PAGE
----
Which turned into confusionclinic.com (really a play on ‘Confusionsoft’, which I somehow got past the Infusionsoft brand police). Which turned into truestoryselling.com. Which turned into magneticexpertise.com. Which finally has turned into mazemastery.com!

It’s like a snail-trail of domain-name carnage. I sometimes call it ‘Rob’s Grand Tour of Marketing’.

The motive behind all these changes has always been to gain traction with one particular thing – to be known for something more specific. Every time I try to do that, I rebel against my own decisions. My work is more holistic than that. More multi-disciplinary. I’ve never been able to drop any core aspect of my work, whether that’s Google Ads, copywriting, storytelling or marketing automation.

These things interlock – and tie together. More today than ever before. To run Google Ads profitably you need some insight into storytelling and marketing automation. And vice versa. It isn’t enough to solve one part of the puzzle.

I had known Jonathan Wilson for a few years. Jonathan was active in Perry Marshall’s forum, and also ran a Google Ads agency. He specialised in a lot of the work I didn’t want to do any more. Things like the detailed aspects of campaign planning, conversion tracking, remarketing setup.

(That’s an insight actually – every agency specialises in different things, even if they claim to be ‘full service’. There is a growing space for agency specialisation and collaboration…)

We’re a long way apart geographically, but not in perspective. For a while I had sent Jonathan little messages, saying “pssst… we should create something together… it could be really great!

Eventually, at the end of 2018, my nagging and nudging paid off. Jonathan is a busy guy, with a large young family. It took a while for the planets to properly align. We initially launched the Maze Marketing Podcast together.

The idea of ‘the maze’ comes from Perry Marshall. It’s the closest framework I’ve ever seen that summarises all of my work. (We actually asked Perry’s permission to name the podcast after his framework).

The key idea behind the maze is to follow up with potential customers across multiple media, where customers with the highest amounts of recency, frequency and money receive more attention.

How recently somebody engaged with your stuff is the biggest indicator of future purchase behaviour. How often is the second biggest. How much they’ve spent (in time or money) is the third.

This principle holds true across all walks of life. The most likely person to call you next is the person who called you last, followed by the person who calls you most often, followed by the person who spends the most time on the phone with you overall.

The most likely person to walk in a pub is the person who just walked out, followed by the person who frequents the most often, followed by the person who spends the most time in the pub overall.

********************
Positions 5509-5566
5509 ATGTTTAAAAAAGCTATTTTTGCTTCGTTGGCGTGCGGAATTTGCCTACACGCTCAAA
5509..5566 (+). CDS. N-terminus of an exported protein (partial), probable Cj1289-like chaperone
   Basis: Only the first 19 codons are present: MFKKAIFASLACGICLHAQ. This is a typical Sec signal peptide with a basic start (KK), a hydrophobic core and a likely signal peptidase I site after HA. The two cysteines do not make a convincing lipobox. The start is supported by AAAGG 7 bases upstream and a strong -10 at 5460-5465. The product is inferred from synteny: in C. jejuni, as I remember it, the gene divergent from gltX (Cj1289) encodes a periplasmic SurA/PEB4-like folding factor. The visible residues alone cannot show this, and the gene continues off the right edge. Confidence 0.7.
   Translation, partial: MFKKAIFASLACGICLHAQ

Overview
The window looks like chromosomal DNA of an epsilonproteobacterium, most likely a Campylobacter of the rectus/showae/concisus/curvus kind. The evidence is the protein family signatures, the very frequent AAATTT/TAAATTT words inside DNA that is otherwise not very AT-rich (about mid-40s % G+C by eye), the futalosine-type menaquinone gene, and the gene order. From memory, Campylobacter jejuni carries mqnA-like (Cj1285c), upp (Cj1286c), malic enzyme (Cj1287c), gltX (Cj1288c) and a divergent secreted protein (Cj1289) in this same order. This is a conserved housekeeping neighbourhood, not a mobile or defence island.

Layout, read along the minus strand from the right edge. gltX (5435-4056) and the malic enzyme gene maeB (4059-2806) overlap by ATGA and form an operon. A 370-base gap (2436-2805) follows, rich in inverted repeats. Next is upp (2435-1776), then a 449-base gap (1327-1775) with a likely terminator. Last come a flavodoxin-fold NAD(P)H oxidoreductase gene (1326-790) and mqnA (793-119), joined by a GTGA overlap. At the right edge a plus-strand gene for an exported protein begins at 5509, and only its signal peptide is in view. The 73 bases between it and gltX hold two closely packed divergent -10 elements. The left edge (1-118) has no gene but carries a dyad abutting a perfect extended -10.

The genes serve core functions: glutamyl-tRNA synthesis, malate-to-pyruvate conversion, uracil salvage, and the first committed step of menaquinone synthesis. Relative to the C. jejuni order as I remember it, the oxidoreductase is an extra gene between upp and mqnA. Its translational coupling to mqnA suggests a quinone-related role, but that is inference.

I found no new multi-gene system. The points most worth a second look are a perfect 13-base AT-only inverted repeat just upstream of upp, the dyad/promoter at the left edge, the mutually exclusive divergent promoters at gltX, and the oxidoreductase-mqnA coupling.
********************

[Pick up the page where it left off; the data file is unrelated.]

RFM applies to database marketing too. You can organise and prioritise all your marketing efforts by RFM. Remarketing and marketing automation make this possible for even the smallest business.

The Maze Marketing Podcast started as a way to get knowledge out of our heads about this. We both have a lot of experience getting this right and wrong, across a wide range of industries.

Since the early days of the podcast we’ve switched to more of an interview format, inviting on guests from different fields. We’re now building a holistic base of maze-building knowledge. Most of the episodes talk about fundamentals rather than specifics, so won’t go out of date.

(If you haven’t yet dug into the podcast, you really should! www.mazemarketingpodcast.com)

In summer 2019 we took content from the podcast and converted it into the first edition of our Maze Remarketing book. We also ran a 5-week online remarketing training, which now forms the basis of our Remarketing Basecamp course.

The groundwork of where we take things from here is very much in place. Having had time to reflect on things in the first two months of 2020, I’ve decided it’s time to put it all together.

What I’ve Realised…

When I looked back on what we’ve done, I realised a few things:

  • The Maze is here to stay. Like it or not, you need to nurture your highest value customers across multiple media. Paid ads is the most reliable way to do that.
  • Remarketing is (by far) the safest way to run ads on Facebook, Google Display and LinkedIn. And to a lesser extent on YouTube. Generating sales from cold traffic on these networks is extremely difficult.
  • While email open rates have undoubtedly fallen, email is your best source of ‘last click’ conversions. The best way to get potential customers over the line.
  • You need to serve your email list, not burn it. You need to tell stories and build trust.
  • Tool and media fragmentation will be ongoing. (I recently heard Perry Marshall talk about Reddit ads… Reddit ads!) You’re more likely to be running ads across multiple platforms. The Maze is a framework you can use to prioritise and organise your efforts.
  • You’re more likely to use a stack of connected marketing tools than an ‘all in one’ CRM system. (You might even have two CRM systems: one for marketing, and one for sales.)